With Coinbase on the verge of a legal battle with the Securities and Exchange Commission (SEC), the company has emphasized that the US government’s hawkish approach to cryptocurrency regulation has “left a vacuum that other countries are eager to fill.” On March 22, the SEC issued a wells notice to Coinbase, stating that SEC staff had recommended that the agency take enforcement action regarding “possible violations of securities laws” involving some of the firm’s asset listings, staking services, and Coinbase Wallet.
Europe is winning, according to a March 23 blog post. Will the United States catch up? Despite industry-wide calls for “comprehensive crypto regulation,” Coinbase’s Vice President and Regional Managing Director in Europe, Daniel Seifert, emphasized that the United States’ “regulatory approach to crypto has been marked by regulation by enforcement.”
“In the crypto industry, this approach has created an environment of uncertainty and instability,” he wrote.
As a result, Seifert argued that the United States is losing its position as the leading hub of the crypto sector, while France, the United Kingdom, and the European Union are now developing “vibrant” ecosystems as a result of their friendlier approach to crypto regulation.
“The United States has left a void that other countries are eager to fill,” he wrote, adding, “We are proud to be an American company.” It’s difficult to watch the United States squander an opportunity.”
Seifert emphasized the significance of the Blockchain Week event, which will be held this month at the Louvre in Paris. He also mentioned the United Kingdom’s recent push to become a crypto hub, as well as the European Union’s Markets in Crypto-Assets (MiCA) regulation, which is set to take effect in 2024.
“This year it’s being held in a private space at the Louvre, arguably France’s greatest national treasure and one of the world’s most respected museums,” he explained, adding, “To me, this is a clear signal: France is rapidly recognizing the opportunity that crypto presents and is providing space for it to flourish.” The rest of the EU, the United Kingdom, the United Arab Emirates, Hong Kong, Singapore, Australia, and Japan are all following suit.” MiCA legislation has been in the works for two years, with the goal of creating a “harmonized set of rules for crypto-assets and related activities and services.”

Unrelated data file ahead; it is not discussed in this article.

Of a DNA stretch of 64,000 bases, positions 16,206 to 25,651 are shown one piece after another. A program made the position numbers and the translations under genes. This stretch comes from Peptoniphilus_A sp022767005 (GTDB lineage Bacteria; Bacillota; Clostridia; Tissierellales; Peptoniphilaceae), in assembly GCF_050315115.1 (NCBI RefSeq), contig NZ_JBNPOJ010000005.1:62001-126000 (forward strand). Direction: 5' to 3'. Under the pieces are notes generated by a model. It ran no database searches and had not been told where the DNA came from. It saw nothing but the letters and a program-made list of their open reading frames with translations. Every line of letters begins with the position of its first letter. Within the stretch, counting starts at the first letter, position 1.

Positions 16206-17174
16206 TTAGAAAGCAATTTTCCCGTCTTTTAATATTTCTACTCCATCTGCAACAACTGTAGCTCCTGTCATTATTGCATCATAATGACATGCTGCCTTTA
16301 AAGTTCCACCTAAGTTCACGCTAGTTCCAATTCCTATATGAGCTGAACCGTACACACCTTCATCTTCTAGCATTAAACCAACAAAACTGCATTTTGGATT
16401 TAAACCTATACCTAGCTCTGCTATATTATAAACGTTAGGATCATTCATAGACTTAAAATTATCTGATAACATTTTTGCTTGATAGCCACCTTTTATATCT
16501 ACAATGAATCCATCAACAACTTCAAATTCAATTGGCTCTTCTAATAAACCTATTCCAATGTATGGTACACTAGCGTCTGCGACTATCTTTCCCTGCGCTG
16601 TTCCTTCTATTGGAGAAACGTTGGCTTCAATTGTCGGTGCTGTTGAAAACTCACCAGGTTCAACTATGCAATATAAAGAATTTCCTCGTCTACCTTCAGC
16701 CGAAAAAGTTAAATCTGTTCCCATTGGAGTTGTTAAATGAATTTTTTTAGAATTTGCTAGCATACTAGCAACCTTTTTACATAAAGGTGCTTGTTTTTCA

It is widely anticipated that this will be a positive step for the European cryptocurrency ecosystem, as it will provide clear rules and guidelines for the sector. “We are already seeing that Europe has surpassed the United States in terms of crypto developers (29% each globally).” “The United States used to lead the charge with 40%,” he said, adding, “This level of growth does not happen by accident.” Efforts must be made in concert, such as the development of a regulatory framework that will provide clarity and stability to businesses operating in the space.”
The Crypto Council for Innovation made similar points to Seifert in a lengthy March 23 Twitter thread, noting that “crypto is global, and nobody is waiting for the US to land the plane.” The thread discussed positive developments from around the world, including the National Australia Bank’s work with non-USD pegged stablecoins, Hong Kong’s efforts to become a digital asset hub, and the Canadian Securities Administration’s recent imposition of “enhanced investor protection commitments” on domestic crypto exchanges.